The Challenge to Leadership

Unlike a movement maker, an enterprise leader is often in a position of authority. They can mandate changes to the organization — and at times they should. However, when it comes to culture change, they should do so sparingly. It’s easy to overuse one’s authority in the hopes of accelerating transformation.

It’s also easy for an enterprise leader to shy away from organizational friction. Harmony is generally a preferred state, after all. And the success of an organizational transition is often judged by its seamlessness.

In a movements-based approach to change, a moderate amount of friction is positive. A complete absence of friction probably means that little is actually changing. Look for the places where the movement faces resistance and experiences friction. They often indicate where the dominant organizational design and culture may need to evolve.

And remember that culture change only happens when people take action. So start there. While articulating a mission and changing company structures are important, it’s often a more successful approach to tackle those sorts of issues after you’ve been able to show people the change you want to see.

Invest in Your Brain

Invest in Your Brain

Oct 2, 2017: Weekly Curated Thought-Sharing on Digital Disruption, Applied Neuroscience and Other Interesting Related Matters.

By Jeremy Hughes

Curated by Helena M. Herrero Lamuedra

The world’s population is ageing. Improvements in healthcare in the past century have meant people are living longer, but this has also resulted in an increase in the number of people with conditions like dementia. Projections indicate that the number of people with dementia will only continue to grow.

Despite this, global diagnosis rates are low. People are receiving sub-standard or no care and stigma in many communities remains rife.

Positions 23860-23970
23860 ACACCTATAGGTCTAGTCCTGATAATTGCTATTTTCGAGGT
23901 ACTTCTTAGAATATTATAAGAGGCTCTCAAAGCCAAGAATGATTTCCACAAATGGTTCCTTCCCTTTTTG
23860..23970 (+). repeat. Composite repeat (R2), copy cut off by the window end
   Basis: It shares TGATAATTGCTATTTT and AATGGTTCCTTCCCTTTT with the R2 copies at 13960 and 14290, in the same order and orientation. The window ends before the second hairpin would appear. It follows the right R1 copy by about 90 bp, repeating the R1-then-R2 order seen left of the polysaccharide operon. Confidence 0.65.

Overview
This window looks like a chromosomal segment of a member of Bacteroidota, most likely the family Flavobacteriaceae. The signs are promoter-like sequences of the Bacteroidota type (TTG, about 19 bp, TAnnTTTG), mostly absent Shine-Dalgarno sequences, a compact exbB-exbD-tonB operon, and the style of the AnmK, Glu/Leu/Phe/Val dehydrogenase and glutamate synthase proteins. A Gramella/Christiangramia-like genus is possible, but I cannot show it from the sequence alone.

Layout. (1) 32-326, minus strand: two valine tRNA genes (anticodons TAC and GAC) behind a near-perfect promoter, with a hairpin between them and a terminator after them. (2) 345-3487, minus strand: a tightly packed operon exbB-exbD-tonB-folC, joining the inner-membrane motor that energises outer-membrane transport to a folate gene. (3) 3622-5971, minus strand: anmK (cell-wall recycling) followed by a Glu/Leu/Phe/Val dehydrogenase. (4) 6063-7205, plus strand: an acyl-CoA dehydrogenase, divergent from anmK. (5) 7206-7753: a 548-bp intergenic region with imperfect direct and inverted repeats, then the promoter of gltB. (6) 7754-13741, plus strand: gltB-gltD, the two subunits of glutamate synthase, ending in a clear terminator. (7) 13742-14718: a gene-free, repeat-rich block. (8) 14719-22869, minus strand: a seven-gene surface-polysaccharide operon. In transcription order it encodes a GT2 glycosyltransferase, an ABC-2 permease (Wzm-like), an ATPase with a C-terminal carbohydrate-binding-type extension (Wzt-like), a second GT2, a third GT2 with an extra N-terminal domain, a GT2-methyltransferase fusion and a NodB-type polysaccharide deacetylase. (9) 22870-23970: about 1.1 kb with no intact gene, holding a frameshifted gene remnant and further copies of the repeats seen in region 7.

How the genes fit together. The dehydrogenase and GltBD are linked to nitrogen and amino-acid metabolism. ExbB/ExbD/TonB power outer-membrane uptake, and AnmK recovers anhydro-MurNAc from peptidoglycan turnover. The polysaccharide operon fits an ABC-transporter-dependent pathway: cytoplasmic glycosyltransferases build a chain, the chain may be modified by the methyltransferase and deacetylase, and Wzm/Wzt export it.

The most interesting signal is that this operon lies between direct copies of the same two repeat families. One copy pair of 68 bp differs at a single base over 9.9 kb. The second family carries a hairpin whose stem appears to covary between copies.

But dementia is an issue that can no longer be overlooked.

This World Alzheimer’s Day, the Global Alzheimer’s and Dementia Action Alliance (GADAA) is urging people to recognize dementia as one of the biggest global health crises of the 21st century. Here’s why…

1. The world’s economy is set to lose a trillion dollars in 2018, rising to $2 trillion by 2030 unless dementia is tackled.

That’s a cost greater than the GDP of all but the 15 richest economies in the world. If global dementia costs were a country, it would be the 16th largest, in-between Indonesia and Mexico.

Dementia already exceeds the market value of the world largest companies such as Apple (US $742 billion) and Google (US $368 billion). Eighty per cent of these costs account for the unpaid and formal care for people living with dementia, two-thirds of which is delivered by women.

2. Dementia affects almost 50 million people worldwide, with a new case of dementia occurring somewhere in the world every 3 seconds.

Worryingly, ageing populations – especially in low to middle income countries (LMICs) – are set to exacerbate prevalence rates. The potential ramifications of this are huge. More than half of people with dementia worldwide (58%) live in LMICs – and the number in some regions is expected to increase fivefold by 2050. The number of people living with dementia in high income countries is also expected to double by 2050.

Despite this, many countries are unprepared for financing long-term care. As social changes in LMICs mean less family members are able to provide care, the urgent need for social care will shift to the formal sector.

3. As few as one in 10 individuals receives a diagnosis for dementia in low and middle income countries, and less than 50% are diagnosed in high income countries.

Globally there is a persistent lack of understanding that dementia is a medical condition and not a normal part of ageing. People living with dementia all over the world desperately need access to a medical practitioner who can provide a diagnosis and help to plan necessary support.